you say. I do a favor for you, you do a favor for me?"
"Odd thing about your post-college career, though," Vernon
said. "You worked at a couple of places, yet never managed to last
more than a few months. Why is that?"
"I don't play well with others," I said.
"Yet somehow managed to come out of it with enough money to buy a
run-down apartment complex."
"Then there is the strange spate of dead bodies that seem to be
left in your wake."
I shrugged. "Trouble seems to follow me."
"Yet it never seems to stick to you. I wonder why?"
"Luck," I said. "And that stupid four letter word, C-U-T-E. I got
it, I might as well use it." I leaned back and smiled my cutest
head-tilted smile. "What can I say? People just love my natural
charm. They want to pat me on the head and stuff. Isn't that just the
"Let me be blunt, Ms. Varis. You are dangerous, and the fact that
you managed to bludgeon poor Wallace into bringing you to my
doorstep makes that even clearer. I must admit that I underestimated
you. I will give you a piece of information. I believe that certain
people here in the Valley are providing critical support to, let us
say, various external enemies of the nation. I assigned Wallace to
follow you because one of our assets here was targetted by parties
unknown and it was unclear how involved you were in that. How do you
feel about doing work for your country?"
I shrugged. "Doesn't do me either way. If I'm catching your drift
right, you think someone is, say, fixing Osama bin Laden up with some
nifty communications gear so he can direct things from his cave
without the good guys catching him. I'm old fashioned, so I want
bastards like that caught, every bit of skin flayed off their body
until they die of pain and shock, then hung for the crows for the next
thirty days. But that's got nothing to do with country and everything to do
with not liking murdering bastards, regardless who they work for."
"So if I ask you for help regarding certain people who are removing
work from our ventures and moving those assets overseas..."
I shrugged. "Get me a copy of the files I want, and I'm your
girl. A favor for a favor."
"I see," Vernon said. "A pity. I had so hoped that you would be
willing to come to work for me full time. A young woman of your
talents could go far in this business."
I shrugged. "I don't play well with others. Besides, I like being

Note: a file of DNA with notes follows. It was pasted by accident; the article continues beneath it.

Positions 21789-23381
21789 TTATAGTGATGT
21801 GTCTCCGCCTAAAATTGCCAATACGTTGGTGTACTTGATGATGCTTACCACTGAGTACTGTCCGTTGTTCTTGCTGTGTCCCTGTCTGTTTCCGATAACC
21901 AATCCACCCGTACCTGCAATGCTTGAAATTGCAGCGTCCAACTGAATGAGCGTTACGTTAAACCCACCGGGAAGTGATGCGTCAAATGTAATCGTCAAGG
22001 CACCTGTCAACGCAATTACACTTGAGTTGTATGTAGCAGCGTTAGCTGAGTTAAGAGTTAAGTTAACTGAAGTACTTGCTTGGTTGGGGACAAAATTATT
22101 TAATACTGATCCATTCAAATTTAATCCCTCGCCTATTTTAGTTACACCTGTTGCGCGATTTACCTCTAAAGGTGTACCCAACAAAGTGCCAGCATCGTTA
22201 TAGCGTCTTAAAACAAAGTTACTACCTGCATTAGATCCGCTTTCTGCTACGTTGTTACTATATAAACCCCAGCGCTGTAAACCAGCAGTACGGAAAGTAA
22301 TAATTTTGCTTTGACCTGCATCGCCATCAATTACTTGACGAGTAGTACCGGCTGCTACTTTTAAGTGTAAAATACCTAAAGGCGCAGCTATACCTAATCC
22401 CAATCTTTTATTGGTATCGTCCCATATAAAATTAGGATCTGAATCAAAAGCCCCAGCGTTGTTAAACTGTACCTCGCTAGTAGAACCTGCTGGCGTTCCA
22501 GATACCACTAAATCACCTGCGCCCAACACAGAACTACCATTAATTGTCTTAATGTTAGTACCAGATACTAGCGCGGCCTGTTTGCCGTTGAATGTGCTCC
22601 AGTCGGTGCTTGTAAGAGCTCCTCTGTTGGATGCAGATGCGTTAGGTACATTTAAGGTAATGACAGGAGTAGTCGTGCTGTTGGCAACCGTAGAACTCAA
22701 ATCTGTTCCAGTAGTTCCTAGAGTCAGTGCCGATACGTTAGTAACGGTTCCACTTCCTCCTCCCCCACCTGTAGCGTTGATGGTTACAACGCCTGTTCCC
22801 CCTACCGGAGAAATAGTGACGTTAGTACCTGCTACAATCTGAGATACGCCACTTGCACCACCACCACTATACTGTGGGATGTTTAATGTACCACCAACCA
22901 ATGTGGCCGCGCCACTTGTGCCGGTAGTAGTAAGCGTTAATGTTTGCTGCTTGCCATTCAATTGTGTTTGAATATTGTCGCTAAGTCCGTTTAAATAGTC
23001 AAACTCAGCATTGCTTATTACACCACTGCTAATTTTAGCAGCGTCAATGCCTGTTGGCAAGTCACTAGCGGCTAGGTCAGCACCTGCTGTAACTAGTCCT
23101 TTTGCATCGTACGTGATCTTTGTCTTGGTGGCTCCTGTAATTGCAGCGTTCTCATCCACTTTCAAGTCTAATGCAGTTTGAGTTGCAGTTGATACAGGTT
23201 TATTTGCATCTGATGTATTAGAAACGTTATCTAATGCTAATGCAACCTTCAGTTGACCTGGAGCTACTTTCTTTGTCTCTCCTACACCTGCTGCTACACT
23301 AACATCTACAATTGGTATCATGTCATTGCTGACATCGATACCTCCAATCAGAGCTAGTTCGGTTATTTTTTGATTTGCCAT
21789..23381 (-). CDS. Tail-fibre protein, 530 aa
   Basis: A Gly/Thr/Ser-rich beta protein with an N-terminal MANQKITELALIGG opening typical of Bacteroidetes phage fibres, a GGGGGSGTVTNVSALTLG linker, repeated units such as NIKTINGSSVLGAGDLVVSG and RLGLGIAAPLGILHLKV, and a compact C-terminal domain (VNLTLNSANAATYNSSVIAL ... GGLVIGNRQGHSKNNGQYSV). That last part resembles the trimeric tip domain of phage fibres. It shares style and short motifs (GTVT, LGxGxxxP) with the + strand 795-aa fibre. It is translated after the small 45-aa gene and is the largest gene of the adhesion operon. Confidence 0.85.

able to look in the mirror in the morning without being ashamed of
what I see."
"Ah, moral scruples. Do you see yourself as being an honorable woman,
"I don't know what that even means anymore," I said.
"I will get your files," Vernon said. "Then you will do a favor for
me. That is what it means."
"I guess so, then," I said.
"Our business here is done, then," Vernon said. "I will get your
files, then give you a call." He looked at Wallace. "Wallace, please
show the young woman out."
"Been a pleasure," I said, jumping up and reaching out to shake
Vernon's hand. Vernon looked as if he were staring at a cobra, then
took my hand in his own hand, which was surprisingly moist and limp. My
left hand came down with a clunk on the desk just as my right foot
pushed another of my toys up onto the underside of Vernon's desk.
"See ya," I said, waving goodbye as I followed Wallace out of the
Once the office door was closed, I asked Wallace where the lady's
room was, and he showed me. One nice thing about a lady's room -- a
guy isn't going to follow you into it. Not a nice guy like Wallace,
anyhow. So I had a few minutes to work. There was a suspended
ceiling. I climbed up on top of the toilet, and tried to reach it. No
dice. I closed the door of the toilet and chinned myself on it, then
crawled over it. With all the pushing, pulling, and chinning I'd done
today, I was going to sleep well tonight, and be a bit sore
in the morning besides, but so it goes. I'd had the kind of day where
I could just curl in a ball and pass out from exhaustion, but it
wasn't the first time I've felt that way, and like Coach Davis was
fond of saying, when the going gets tough, yada yada yada. So I shoved
the rather bulky transceiver package on top of the suspended ceiling,
where it was hidden from view, and then plopped back down to the floor
and went about my business.
I could listen for three days. After three days, the batteries
would be run down. Since there was no way in hell I was going to be
able to retrieve it all, this was close to a thousand dollars worth of
equipment that I was blowing here, with dubious payback. But
information was power... and I had the feeling that these guys weren't
telling me some things that I really, really wanted to know.
Posted by: BadTux / 4/23/2006 09:36:00 AM
The plot thickens...
# posted by SB Gypsy : 24/4/06 1:36 PM